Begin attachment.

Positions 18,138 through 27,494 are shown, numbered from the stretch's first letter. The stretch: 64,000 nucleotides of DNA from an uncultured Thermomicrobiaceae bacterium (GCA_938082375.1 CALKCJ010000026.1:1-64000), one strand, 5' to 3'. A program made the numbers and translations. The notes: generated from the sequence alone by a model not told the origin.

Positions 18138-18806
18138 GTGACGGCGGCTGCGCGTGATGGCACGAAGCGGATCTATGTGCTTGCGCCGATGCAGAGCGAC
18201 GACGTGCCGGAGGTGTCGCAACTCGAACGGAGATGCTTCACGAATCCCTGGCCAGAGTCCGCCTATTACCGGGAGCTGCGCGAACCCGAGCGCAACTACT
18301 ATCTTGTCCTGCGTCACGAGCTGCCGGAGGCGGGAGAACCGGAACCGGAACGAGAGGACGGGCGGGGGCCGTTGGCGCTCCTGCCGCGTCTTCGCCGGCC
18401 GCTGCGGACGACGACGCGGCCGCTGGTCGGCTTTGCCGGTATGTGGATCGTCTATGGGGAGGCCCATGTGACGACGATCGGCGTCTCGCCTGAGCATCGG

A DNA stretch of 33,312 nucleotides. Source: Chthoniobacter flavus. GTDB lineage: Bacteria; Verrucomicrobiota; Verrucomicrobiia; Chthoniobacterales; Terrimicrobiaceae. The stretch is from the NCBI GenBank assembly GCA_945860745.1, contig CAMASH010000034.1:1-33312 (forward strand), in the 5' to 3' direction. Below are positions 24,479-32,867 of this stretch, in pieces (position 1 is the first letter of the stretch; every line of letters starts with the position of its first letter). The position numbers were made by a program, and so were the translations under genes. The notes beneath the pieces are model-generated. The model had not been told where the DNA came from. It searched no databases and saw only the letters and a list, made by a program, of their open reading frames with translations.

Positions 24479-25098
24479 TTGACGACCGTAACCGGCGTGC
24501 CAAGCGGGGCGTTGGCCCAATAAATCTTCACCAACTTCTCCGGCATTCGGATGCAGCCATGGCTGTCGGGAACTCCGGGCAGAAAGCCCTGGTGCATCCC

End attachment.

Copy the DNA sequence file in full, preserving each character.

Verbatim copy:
Positions 18,138 through 27,494 are shown, numbered from the stretch's first letter. The stretch: 64,000 nucleotides of DNA from an uncultured Thermomicrobiaceae bacterium (GCA_938082375.1 CALKCJ010000026.1:1-64000), one strand, 5' to 3'. A program made the numbers and translations. The notes: generated from the sequence alone by a model not told the origin.

Positions 18138-18806
18138 GTGACGGCGGCTGCGCGTGATGGCACGAAGCGGATCTATGTGCTTGCGCCGATGCAGAGCGAC
18201 GACGTGCCGGAGGTGTCGCAACTCGAACGGAGATGCTTCACGAATCCCTGGCCAGAGTCCGCCTATTACCGGGAGCTGCGCGAACCCGAGCGCAACTACT
18301 ATCTTGTCCTGCGTCACGAGCTGCCGGAGGCGGGAGAACCGGAACCGGAACGAGAGGACGGGCGGGGGCCGTTGGCGCTCCTGCCGCGTCTTCGCCGGCC
18401 GCTGCGGACGACGACGCGGCCGCTGGTCGGCTTTGCCGGTATGTGGATCGTCTATGGGGAGGCCCATGTGACGACGATCGGCGTCTCGCCTGAGCATCGG

A DNA stretch of 33,312 nucleotides. Source: Chthoniobacter flavus. GTDB lineage: Bacteria; Verrucomicrobiota; Verrucomicrobiia; Chthoniobacterales; Terrimicrobiaceae. The stretch is from the NCBI GenBank assembly GCA_945860745.1, contig CAMASH010000034.1:1-33312 (forward strand), in the 5' to 3' direction. Below are positions 24,479-32,867 of this stretch, in pieces (position 1 is the first letter of the stretch; every line of letters starts with the position of its first letter). The position numbers were made by a program, and so were the translations under genes. The notes beneath the pieces are model-generated. The model had not been told where the DNA came from. It searched no databases and saw only the letters and a list, made by a program, of their open reading frames with translations.

Positions 24479-25098
24479 TTGACGACCGTAACCGGCGTGC
24501 CAAGCGGGGCGTTGGCCCAATAAATCTTCACCAACTTCTCCGGCATTCGGATGCAGCCATGGCTGTCGGGAACTCCGGGCAGAAAGCCCTGGTGCATCCC